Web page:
There are several diagnoses that can be identified using focused ultrasound during a cardiac arrest. As part of the cardiac assessment, clinicians can evaluate for pericardial effusion with cardiac tamponade, right ventricular dysfunction suggestive of pulmonary embolism, presence of a clot in transit (i.e., visible thrombus in the heart), and ventricular fibrillation [1]. The lungs could be evaluated for pneumothorax, hemothorax, or massive pleural effusion. Endotracheal tube placement can be assessed, which can be particularly valuable as quantitative capnography is less accurate for confirmation in patients without return of spontaneous circulation [3, 4]. Finally, additional examinations of the lower extremity veins (e.g., DVT), aorta (e.g., aortic aneurysm or dissection), or FAST examination (e.g., hemoperitoneum from trauma, ruptured ectopic pregnancy) can be performed based upon the clinical scenario.

How reliable is right ventricular dilation for suspected pulmonary embolism in cardiac arrest?

While focused cardiac ultrasound can be used to identify the presence of right ventricular dilation in the setting of shock secondary to pulmonary embolism, current evidence suggests it may be less reliable among patients in cardiac arrest. Both animal and human studies have demonstrated that right ventricular dilation is frequently seen in patients with cardiac arrest from an array of causes, including arrhythmias, respiratory failure, and circulatory failure in the absence of pulmonary embolism [5]. Right ventricular dilation appears to be progressive as cardiac arrest continues, and should not be used in isolation to diagnose pulmonary embolism in the later stages of cardiac arrest. However, right ventricular dilation may be more suggestive of pulmonary embolism if performed early in the cardiac arrest with a consistent history (e.g., sudden onset chest pain or dyspnea) or in the presence of a DVT. As right ventricular dilation can also be seen with chronic pulmonary hypertension, clinicians should also evaluate for right ventricular free wall thickness. A thin wall (diameter < 5 mm) is suggestive of an acute etiology [6].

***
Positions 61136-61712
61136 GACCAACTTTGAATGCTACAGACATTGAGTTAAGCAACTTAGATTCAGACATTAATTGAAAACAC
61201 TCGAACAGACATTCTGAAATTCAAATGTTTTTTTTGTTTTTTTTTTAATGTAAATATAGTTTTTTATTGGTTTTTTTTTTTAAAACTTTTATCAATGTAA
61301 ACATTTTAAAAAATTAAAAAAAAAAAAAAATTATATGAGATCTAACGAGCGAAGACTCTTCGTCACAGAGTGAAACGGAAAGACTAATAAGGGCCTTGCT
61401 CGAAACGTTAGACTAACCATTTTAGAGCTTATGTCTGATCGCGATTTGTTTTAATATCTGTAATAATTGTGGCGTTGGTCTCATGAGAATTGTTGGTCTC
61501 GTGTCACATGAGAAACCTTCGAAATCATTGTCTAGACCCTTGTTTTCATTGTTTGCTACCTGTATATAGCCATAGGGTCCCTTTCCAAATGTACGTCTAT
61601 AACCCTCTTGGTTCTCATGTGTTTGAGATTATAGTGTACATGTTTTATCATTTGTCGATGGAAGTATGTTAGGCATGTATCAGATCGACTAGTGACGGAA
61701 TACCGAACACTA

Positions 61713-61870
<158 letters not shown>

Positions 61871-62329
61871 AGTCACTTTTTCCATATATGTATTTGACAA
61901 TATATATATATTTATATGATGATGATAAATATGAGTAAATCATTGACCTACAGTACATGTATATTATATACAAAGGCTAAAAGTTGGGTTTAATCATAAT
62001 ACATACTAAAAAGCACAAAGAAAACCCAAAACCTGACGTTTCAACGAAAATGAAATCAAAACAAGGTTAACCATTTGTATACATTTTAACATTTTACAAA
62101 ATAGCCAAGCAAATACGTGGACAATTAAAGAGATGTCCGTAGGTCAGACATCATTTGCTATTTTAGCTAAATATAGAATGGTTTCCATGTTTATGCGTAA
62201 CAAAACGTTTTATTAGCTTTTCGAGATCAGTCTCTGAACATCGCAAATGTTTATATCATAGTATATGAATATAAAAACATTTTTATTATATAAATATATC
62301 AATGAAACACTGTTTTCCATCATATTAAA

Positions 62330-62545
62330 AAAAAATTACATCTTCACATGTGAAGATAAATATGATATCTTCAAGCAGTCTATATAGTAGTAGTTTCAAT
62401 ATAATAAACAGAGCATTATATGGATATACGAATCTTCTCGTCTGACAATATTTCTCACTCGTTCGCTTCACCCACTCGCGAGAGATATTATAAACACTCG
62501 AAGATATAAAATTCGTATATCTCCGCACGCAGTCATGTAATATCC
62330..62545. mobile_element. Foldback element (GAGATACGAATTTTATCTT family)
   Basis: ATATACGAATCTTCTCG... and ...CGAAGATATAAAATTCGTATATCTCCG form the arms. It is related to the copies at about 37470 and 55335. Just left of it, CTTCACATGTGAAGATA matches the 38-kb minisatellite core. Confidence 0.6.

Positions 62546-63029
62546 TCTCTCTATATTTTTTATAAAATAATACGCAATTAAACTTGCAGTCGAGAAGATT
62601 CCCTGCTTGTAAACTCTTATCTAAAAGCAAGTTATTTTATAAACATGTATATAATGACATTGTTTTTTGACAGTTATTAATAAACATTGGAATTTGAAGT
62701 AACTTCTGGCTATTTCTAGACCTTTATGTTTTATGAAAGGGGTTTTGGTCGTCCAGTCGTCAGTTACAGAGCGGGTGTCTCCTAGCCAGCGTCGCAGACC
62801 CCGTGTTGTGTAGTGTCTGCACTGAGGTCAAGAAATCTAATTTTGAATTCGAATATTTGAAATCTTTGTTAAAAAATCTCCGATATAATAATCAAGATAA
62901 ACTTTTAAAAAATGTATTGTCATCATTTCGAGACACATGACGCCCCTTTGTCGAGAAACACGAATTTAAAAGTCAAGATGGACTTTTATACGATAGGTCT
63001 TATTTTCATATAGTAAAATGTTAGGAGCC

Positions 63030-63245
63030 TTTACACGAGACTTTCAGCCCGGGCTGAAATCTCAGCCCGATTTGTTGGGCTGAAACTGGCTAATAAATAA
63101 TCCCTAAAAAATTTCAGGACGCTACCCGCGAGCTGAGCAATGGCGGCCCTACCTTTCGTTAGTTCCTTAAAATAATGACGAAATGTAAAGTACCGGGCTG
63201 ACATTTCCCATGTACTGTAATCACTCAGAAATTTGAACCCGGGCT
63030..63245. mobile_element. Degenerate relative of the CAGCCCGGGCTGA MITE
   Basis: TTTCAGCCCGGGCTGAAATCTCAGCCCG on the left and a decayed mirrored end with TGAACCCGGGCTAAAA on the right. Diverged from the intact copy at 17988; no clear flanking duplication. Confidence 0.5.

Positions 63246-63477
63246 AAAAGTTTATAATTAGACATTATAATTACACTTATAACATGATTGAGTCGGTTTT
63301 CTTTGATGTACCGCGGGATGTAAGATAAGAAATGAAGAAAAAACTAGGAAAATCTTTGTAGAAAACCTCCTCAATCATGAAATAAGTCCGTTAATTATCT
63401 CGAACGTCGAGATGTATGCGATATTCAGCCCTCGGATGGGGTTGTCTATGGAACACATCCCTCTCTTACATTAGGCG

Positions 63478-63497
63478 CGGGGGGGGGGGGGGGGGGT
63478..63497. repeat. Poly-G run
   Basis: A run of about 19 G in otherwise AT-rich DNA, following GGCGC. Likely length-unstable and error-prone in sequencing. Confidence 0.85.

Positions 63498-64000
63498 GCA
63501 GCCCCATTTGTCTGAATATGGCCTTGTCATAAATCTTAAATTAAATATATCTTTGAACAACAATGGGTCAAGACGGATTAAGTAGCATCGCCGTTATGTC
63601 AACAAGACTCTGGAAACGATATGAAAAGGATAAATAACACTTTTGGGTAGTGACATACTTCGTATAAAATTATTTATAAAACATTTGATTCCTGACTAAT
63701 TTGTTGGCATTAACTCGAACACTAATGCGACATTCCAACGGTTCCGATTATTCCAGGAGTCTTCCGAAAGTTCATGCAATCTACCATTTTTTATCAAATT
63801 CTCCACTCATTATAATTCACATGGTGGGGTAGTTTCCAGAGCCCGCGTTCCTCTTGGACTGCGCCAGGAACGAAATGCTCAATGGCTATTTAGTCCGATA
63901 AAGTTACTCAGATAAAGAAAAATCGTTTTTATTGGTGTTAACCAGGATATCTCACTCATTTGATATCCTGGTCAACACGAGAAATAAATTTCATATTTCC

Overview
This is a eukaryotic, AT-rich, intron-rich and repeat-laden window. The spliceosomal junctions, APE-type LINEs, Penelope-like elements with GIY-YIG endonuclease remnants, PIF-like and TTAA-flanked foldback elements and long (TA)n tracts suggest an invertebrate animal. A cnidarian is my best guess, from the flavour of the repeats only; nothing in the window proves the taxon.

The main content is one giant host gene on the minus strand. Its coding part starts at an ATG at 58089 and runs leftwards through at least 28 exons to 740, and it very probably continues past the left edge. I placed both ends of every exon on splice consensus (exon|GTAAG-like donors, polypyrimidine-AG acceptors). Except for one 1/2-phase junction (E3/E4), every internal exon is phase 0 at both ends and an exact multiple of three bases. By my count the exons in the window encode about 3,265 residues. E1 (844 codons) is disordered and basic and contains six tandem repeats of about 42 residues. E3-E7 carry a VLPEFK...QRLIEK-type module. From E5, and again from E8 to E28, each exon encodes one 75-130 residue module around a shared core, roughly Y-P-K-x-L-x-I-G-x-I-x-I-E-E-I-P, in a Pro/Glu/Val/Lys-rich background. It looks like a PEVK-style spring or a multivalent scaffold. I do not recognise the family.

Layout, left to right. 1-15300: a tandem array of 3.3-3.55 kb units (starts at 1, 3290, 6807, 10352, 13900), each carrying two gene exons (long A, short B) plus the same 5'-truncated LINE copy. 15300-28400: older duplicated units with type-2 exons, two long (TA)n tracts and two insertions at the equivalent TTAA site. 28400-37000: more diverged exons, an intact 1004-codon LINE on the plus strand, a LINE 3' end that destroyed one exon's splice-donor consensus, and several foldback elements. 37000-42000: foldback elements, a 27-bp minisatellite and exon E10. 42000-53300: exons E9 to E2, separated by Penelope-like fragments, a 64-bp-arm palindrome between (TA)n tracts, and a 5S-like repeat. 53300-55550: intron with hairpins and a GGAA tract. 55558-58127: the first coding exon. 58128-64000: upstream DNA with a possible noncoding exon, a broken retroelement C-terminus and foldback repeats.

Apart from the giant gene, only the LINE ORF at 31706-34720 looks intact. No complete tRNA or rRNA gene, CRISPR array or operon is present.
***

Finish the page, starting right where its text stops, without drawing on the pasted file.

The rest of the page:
What is the role of ultrasound in suspected cardiac tamponade?